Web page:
Scheduled at 2:15pm in WB II on Wednesday, November 15 (2017).#9081
- Joseph Polizzotto, Alternate Media Supervisor, UC Berkeley
- Joshua Hori, Accessible Technology Analyst, UC Davis
- Length of Session: 2-hr
- Format: Lecture
- Expertise Level: Intermediate
- Type of session: General Conference
Creating synchronized video captions can be a time-consuming and tedious process. In this session, we will demonstrate how to use a range of free to low-cost tools that can speed up this process. We discuss the use of speech recognition tools to produce a "raw" transcript and the use of a forced aligner to synchronize a transcript with a video.
Many transcribers and video editors may experience a pain point in their production workflow when it comes to creation of a closed caption file (e.g., SRT, VTT, SBV). While many paid tools and services exist that can help with automatic synchronization of audio and text, why not consider using a fast and accurate tool that is open-source? And why not try to use speech recognition to quickly generate a transcript for an audio file while you're at it?
In this session, we will demonstrate how to use a range of speech recognition tools (IBM Watson, Google Speech, and Dragon) that can be used for generating a "raw" transcript of a video, and we will compare the accuracy of each tool. Second, we will demonstrate how to use Aeneas, a free tool, which can quickly and accurately synchronize a transcript with a video. We will discuss best practices and provide handouts.
- Compare accuracy of a variety of speech recognition tools for generating a video transcript
- Share best practices for segmenting a transcript in a captioning workflow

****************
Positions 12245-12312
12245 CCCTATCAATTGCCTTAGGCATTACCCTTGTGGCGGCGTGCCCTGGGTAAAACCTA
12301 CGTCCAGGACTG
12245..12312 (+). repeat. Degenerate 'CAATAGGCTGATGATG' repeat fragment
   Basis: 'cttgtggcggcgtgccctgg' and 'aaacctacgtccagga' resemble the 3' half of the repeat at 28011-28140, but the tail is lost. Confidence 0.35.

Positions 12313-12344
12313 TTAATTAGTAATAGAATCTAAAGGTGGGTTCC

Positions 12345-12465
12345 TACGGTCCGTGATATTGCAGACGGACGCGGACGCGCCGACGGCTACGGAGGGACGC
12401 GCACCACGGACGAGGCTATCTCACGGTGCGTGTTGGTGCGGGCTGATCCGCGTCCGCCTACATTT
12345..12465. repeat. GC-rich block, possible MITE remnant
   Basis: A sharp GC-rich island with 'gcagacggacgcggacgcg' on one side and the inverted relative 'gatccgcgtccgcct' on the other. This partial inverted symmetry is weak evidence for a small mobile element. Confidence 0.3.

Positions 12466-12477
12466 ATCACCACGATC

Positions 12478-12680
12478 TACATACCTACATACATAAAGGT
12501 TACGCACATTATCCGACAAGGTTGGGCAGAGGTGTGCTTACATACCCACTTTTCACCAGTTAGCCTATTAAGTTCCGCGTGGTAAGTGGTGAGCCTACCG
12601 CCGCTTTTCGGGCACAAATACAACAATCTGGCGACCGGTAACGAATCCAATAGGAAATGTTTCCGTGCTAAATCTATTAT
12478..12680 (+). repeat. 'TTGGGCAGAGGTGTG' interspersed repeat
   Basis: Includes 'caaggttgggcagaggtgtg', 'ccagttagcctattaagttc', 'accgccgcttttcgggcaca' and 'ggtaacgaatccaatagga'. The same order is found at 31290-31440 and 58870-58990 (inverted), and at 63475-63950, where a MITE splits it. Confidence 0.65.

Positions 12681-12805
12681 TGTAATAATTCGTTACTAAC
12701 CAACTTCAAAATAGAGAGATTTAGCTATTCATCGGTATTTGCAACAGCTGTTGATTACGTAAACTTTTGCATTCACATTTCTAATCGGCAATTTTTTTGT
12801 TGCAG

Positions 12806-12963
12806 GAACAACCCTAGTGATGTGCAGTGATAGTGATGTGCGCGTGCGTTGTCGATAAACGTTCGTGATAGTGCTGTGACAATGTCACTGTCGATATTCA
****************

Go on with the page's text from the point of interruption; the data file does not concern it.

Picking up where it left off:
- Demonstrate use of Aeneas for synchronizing audio files with text files
Deaf/Hard of Hearing
Alternate Format, Faculty Instruction/Accessible Course Design, Uncategorized, Web/Media Access
Joseph is the Alternate Media Supervisor at UC Berkeley. He previously was Assistive Technology Specialist Instructor at the High Tech Center Training Unit (HTCTU) of the California Community Colleges. His research interests include accessible EPUB 3 and mobile reading systems.
Joshua is the Accessible Technology Analyst for the Student Disability Center at the University of California, Davis campus. The past 10 years he has been involved with alternate media, web accessibility, and accessible technology implementations across the campus for students with disabilities, but believes they should be used by all students. He has also served as tech consultant for the UC Davis MIND institute in research on mobile apps and organization for students with learning disabilities and students on the spectrum. He co-authored a Chapter concerning assistive technologies in the book: The Guide to Assisting Students With Disabilities: Equal Access in Health Science and Professional Education.